Exactly what Akkhan saw isn't terribly clear. There is speculation that he had (or believed he had) a vision of Akarat, but you can't confirm that sort of thing. In any case, he was presumably quite a charismatic man, because he gathered a group of followers. The book makes a big kerfluffle about crusaders not being paladins, and indeed notes that Akkhan went to a specific effort to avoid paladins and to not use paladin techniques, because he felt that the paladins were somehow tainted by the corruption in the church. (That makes perfect sense from a political or doctrinal standpoint, though the book also says that the crusaders were 'trained to wield powers unlike any before'. It doesn't mesh well with the game, where we can see a hell of a lot of overlap between D3 crusader and D2 paladin abilities. I think the best solution is that Akkhan's skepticism was primarily about politics and doctrine, not magical powers. Alternatively, it's possible that the paladins of Akkhan's day were rather more corrupt and merciless than the shining beacon of holiness that is the D2 paladin. The PC paladins in D2 had separated themselves from the rest of Zakarum and purified themselves, taking up a mission to cleanse Zakarum of the corruption of Mephisto: in other words, they became crusaders! So it's possible that the obvious similarities between D2 paladin and D3 crusader are parallel evolution, as the D2 paladin order had the same revelations or reached the same conclusions that Akkhan had many centuries earlier.)

So Akkhan recruited his followers and instituted strict monastic practices, I can only assume intending to purify their souls and make them ready for their quest. Thus passing on the name and the like: a crusader is supposed to be selfless. They set out for the east: Cain speculates that this is because apocryphal Zakarum writings suggest that Akarat left for the east after preaching in Kehjan, and Akkhan might have been looking to follow his path. Who knows, they might find relics, additional writings of Akarat, or even his tomb. Apparently they didn't find anything like this, and after scouring the lands of the east gave up and turned back west. They were cynically unsurprised to discover what had happened to Travincal in D2, and headed straight past it into the west.

The book suggests that there are only 300-400 crusaders in existence, and they have no formal leadership. (Curiously, this makes them significantly larger than the D2 order of paladins, over twice as large as the entire Cult of Rathma, and ten times as large as the entire surviving Sisterhood of the Sightless Eye! The numbers given for many factions in the Book of Tyrael are implausibly low.) They're a bunch of itinerants now. It's not clear to me how good their chances of surviving into the future are. Crusaders are going to die in battle, and they don't retire. I would imagine that they might have to form or join a more organised group (similar to the D2 paladins joining the Knights of Westmarch), or start spreading their teachings more widely. Taking more students each might also help. I could easily see my PC crusader teaching Kormac the skills of a crusader, or using some of the NPCs who follow her as the nucleus of a more diverse crusader order.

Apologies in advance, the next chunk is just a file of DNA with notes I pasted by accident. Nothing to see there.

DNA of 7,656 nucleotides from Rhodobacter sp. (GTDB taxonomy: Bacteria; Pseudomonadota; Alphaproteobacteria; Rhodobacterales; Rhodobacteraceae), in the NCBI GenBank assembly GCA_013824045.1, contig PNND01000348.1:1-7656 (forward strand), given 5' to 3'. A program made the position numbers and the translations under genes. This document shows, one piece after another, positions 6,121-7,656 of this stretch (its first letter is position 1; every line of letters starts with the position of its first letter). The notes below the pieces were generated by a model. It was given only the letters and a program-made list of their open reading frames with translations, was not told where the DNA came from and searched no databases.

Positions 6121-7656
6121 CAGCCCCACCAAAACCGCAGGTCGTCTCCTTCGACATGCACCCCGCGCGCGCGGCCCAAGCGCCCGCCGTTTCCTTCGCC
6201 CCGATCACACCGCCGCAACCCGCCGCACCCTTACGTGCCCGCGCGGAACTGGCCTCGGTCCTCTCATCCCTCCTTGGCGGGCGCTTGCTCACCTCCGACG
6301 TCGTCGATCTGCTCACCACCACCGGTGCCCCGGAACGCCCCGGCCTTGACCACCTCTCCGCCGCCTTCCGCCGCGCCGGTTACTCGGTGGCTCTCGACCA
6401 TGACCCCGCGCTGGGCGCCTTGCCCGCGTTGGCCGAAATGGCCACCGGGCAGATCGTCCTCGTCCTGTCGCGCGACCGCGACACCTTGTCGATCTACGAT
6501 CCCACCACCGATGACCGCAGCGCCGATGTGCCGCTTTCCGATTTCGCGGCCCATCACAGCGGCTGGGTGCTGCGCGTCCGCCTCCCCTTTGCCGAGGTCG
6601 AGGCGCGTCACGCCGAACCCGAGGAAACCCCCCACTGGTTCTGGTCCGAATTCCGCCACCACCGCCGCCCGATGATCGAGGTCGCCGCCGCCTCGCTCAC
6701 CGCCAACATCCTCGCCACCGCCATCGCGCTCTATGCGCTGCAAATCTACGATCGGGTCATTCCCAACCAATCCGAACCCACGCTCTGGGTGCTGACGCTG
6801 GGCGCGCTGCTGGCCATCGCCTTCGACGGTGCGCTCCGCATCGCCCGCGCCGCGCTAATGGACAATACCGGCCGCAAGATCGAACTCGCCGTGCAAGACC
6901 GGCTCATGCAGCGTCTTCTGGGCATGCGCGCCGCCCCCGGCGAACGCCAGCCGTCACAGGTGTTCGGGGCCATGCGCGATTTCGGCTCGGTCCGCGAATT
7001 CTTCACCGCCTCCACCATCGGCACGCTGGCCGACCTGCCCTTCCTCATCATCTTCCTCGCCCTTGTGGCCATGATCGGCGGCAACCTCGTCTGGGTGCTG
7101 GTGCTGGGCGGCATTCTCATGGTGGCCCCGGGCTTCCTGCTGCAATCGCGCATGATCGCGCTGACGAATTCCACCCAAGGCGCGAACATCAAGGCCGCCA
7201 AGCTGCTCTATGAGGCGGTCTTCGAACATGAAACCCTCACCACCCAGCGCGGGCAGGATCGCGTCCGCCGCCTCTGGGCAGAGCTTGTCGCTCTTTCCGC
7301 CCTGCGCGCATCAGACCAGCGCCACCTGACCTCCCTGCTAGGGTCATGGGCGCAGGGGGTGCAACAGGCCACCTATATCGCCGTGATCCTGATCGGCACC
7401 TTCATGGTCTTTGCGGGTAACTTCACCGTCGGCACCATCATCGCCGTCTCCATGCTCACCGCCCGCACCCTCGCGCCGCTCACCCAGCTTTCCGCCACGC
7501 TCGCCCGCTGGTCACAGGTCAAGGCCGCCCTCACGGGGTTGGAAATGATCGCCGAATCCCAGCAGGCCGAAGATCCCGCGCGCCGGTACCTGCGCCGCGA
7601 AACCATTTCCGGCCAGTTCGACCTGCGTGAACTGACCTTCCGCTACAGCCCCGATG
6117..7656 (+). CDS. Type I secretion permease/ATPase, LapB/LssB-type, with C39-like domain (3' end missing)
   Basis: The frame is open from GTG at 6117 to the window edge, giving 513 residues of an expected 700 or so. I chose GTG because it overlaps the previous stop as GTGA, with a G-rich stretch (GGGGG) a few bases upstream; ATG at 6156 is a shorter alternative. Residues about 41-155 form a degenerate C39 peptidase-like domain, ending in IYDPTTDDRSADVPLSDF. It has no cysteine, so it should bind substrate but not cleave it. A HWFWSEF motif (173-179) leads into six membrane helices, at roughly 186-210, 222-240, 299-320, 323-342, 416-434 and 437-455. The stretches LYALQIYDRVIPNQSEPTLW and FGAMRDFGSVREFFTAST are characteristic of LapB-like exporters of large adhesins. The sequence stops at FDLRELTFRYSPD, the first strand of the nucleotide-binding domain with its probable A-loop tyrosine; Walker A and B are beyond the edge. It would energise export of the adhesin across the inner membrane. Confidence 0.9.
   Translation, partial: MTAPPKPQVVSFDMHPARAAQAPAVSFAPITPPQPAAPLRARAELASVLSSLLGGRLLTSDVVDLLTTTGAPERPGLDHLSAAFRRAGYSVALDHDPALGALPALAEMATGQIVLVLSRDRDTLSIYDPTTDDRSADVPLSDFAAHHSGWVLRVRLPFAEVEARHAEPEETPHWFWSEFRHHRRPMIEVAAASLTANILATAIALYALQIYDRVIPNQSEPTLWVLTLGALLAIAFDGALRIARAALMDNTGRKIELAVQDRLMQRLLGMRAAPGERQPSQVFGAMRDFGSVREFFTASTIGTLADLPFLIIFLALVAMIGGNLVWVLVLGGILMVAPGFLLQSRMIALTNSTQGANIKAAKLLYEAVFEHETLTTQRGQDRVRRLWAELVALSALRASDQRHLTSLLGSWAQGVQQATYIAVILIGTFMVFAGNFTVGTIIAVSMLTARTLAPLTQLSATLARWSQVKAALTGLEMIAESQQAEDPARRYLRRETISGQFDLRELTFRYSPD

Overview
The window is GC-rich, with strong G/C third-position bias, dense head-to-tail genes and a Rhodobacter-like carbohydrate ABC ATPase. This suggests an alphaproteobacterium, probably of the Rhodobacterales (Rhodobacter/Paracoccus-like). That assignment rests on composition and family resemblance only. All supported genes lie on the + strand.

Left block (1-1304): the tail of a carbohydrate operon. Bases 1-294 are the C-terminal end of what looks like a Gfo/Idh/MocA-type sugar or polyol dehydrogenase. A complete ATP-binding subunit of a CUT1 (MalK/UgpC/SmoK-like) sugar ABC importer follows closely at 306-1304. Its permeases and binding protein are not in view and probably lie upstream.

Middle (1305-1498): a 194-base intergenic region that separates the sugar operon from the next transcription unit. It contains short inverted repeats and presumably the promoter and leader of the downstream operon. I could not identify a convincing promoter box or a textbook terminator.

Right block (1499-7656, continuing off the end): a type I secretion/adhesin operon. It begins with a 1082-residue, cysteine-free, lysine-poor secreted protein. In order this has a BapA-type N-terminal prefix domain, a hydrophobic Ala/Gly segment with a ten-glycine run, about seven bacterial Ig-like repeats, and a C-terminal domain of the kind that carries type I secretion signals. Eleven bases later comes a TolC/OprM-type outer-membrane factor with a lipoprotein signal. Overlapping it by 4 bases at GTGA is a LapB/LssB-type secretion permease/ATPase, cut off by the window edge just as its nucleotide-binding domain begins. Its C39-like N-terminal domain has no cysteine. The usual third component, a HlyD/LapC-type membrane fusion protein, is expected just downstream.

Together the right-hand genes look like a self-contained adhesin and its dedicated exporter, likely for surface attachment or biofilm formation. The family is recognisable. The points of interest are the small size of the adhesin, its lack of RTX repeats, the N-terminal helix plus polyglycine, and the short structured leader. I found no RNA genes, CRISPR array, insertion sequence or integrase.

(Indeed, that's what I thought she was doing at the start, e.g. telling Haedrig, "Then join my crusade. The work is hard, the rewards are few, and you'll likely die." The impression I had was that my followers, artisans, etc., were my crusade, so to speak. I'd be more than happy for them to set up a base after the end of the game and carry on the good work!)

Anyway. They're an interesting bunch, the followers of Zakarum. Sorry for rambling.
What kinda struck me about the Crusader lore comes from the in-game lore books that started dropping after 2.0, Abd al-Hazir's research into their order (he's a silly man...the Great Evils are myths? Demons are the stuff of hallucinations? Are you sure we're on the same planet?) - specifically the bit about how they started with about three or four hundred when Akkhan began the crusade, and are down to about 250-ish by the present era. Proof that Crusaders are along the lines of similar orders (Jedi springs to mind, to be honest) in that some apprentices/successors/etc. are reckless idiots who get themselves killed before they get a chance to do any good? Or, in this case, pass down the legacy of their predecessor(s) to a new generation?